TIG welder is suitable for thinner and delicate materials. Pipe joints, automotive fabrication, aerospace, etc., are the most common applications of this welding technique.
TIG technique is shorter and ideal for technical projects. While MIG is a longer process, making it suitable for production sites. The overall cost is less in MIG welder. Also, MIG is a pretty straightforward technique.
Since both MIG vs. TIG uses shielding gas, it would be best to weld indoors with little wind.
Many people love TIG welding for its neat and clean finish. Due to this reason, this is a common technique for ornamental and artistic purposes. In addition, MIG welding leaves a less attractive finish than TIG.
Since both are different welding techniques, their components will also vary.
Some defining components of TIG welding are AC or DC power source, electrode, torch, foot pedal, electrode, backing bars, filler materials, etc.
Meanwhile, MIG welding uses a torch, conduit, gas shielding, electrode, wire, DC power for constant voltage, and filler metal to give an expected result.
Controlling a TIG welder is pretty straightforward, taking assistance from a foot pedal. TIG enables a user to weld easy-to-reach areas easily. Due to this reason, this is applicable in shop or bench work where the workpiece is positioned at a comfortable angle or reach.
MIG welder is best-suited for awkward welding areas. It is because the user has a free hand to control the workpiece.
MIG vs. TIG – Which one to Use?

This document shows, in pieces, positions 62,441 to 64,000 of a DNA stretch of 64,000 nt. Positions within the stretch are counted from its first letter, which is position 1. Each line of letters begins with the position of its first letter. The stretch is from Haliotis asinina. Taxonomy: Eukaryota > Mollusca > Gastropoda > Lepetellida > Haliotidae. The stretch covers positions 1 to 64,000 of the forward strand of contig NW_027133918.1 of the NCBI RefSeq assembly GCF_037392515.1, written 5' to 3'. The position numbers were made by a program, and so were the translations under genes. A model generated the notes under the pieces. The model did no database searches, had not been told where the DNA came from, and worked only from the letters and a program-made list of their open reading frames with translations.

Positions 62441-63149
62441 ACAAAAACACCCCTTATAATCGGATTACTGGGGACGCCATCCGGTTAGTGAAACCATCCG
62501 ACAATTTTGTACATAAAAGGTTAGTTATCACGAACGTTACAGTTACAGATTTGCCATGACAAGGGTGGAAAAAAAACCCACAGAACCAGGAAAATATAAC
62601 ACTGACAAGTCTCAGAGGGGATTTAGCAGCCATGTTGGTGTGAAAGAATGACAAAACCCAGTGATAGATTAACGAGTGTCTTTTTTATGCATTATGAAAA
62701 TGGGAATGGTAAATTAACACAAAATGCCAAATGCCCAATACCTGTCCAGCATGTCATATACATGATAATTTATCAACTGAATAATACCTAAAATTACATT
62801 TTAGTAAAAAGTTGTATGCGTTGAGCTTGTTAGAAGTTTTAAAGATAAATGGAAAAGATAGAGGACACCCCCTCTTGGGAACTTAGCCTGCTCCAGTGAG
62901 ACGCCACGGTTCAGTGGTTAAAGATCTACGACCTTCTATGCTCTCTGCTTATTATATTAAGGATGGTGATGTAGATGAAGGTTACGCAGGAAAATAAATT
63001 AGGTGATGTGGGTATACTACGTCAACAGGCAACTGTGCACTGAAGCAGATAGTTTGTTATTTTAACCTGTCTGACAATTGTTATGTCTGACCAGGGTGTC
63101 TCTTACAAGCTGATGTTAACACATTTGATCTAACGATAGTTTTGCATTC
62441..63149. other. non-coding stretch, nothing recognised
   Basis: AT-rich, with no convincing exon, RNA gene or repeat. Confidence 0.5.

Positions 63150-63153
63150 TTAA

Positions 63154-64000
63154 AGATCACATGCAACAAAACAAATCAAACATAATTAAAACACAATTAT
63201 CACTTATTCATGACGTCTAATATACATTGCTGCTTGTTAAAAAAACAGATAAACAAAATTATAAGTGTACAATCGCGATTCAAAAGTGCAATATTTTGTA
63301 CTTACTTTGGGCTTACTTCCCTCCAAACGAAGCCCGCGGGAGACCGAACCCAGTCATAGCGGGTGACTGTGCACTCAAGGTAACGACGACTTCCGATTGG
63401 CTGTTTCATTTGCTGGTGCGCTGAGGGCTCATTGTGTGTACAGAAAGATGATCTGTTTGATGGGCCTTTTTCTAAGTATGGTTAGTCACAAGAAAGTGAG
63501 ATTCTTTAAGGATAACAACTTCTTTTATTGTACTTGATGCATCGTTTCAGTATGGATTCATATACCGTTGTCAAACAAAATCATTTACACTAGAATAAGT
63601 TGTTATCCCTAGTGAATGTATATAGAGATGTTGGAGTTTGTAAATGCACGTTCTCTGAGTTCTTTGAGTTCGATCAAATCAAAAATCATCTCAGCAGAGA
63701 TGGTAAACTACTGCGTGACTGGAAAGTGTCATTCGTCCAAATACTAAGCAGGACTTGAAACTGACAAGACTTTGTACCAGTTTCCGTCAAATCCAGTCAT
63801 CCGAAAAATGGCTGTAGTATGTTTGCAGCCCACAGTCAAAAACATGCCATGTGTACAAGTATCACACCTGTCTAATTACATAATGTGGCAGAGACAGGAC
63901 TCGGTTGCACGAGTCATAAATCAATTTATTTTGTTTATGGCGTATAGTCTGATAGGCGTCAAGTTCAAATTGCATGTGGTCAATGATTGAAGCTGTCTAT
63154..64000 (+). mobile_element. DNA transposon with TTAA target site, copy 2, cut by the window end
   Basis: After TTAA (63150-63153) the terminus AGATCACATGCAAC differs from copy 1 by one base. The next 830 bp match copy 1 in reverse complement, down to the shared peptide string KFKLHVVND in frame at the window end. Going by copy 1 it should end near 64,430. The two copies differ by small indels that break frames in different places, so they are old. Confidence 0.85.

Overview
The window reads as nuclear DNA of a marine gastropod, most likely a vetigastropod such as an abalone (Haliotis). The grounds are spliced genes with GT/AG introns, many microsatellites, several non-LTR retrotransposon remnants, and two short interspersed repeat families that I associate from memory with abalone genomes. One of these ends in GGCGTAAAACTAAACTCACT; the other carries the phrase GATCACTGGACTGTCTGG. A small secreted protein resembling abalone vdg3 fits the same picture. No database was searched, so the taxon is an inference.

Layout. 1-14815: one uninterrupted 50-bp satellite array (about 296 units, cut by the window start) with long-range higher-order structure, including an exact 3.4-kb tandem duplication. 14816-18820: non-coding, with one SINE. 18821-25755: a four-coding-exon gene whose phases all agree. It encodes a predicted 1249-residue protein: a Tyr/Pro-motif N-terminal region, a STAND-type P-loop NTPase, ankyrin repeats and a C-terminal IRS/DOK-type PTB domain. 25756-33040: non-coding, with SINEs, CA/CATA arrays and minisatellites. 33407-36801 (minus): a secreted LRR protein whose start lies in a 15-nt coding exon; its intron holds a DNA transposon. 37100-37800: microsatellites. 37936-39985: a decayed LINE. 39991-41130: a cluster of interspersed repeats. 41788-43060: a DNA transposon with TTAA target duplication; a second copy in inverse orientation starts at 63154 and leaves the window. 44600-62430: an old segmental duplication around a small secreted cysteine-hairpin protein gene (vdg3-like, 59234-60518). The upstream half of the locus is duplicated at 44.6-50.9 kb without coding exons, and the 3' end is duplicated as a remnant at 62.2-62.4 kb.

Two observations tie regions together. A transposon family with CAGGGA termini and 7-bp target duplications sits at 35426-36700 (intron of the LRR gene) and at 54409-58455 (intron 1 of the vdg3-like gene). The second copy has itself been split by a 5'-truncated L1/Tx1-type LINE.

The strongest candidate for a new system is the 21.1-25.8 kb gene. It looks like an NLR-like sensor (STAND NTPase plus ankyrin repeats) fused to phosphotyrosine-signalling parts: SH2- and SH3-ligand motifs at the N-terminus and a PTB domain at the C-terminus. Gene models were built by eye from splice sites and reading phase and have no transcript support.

Learning about your welding project can lead you to decide which one to use.
Use TIG welding, if
- You need to weld thinner materials
- You have good hand-eye coordination
- You are working with easy-to-reach angles
- You weld for shorter runs
- You are dealing with artistic or delicate projects
Use MIG welding, if
- You are welding thicker or bigger metal piece
- Your project priority is fewer defects
- You weld for longer runs
- You are a beginner
- You are working at different angles
Is TIG harder than MIG?
TIG is much harder compared to MIG. In order to control and work with a TIG welder, there are so many things to think about to get the best result. In comparison, a MIG welder doesn’t need skill or experience. Basic welding skills allow a user to easily work with a MIG welder.
Which is better for welding aluminum – TIG or MIG?
Generally, TIG and MIG are 2 common processes for aluminum welding. TIG is the best technique for welding aluminum. The reason is that TIG lets you achieve better on lighter gauge materials. Quality weld is confirmed when you use the TIG technique.
After reading this comprehensive guide on the difference between MIG vs. TIG welding, you already understand that both have distinctive features and benefits. Both are used for different purposes, and you need to know your project needs to choose between these two.
MIG is easy to learn and faster. It is a low-cost and high-production technique that can weld stainless steel. TIG welders deliver clean, accurate and high-quality welds. This process is expensive, and skill is required to work with it.
Overall, consider factors like material type, quantity, component, post-processing requirements, and cost before deciding on the welding technique.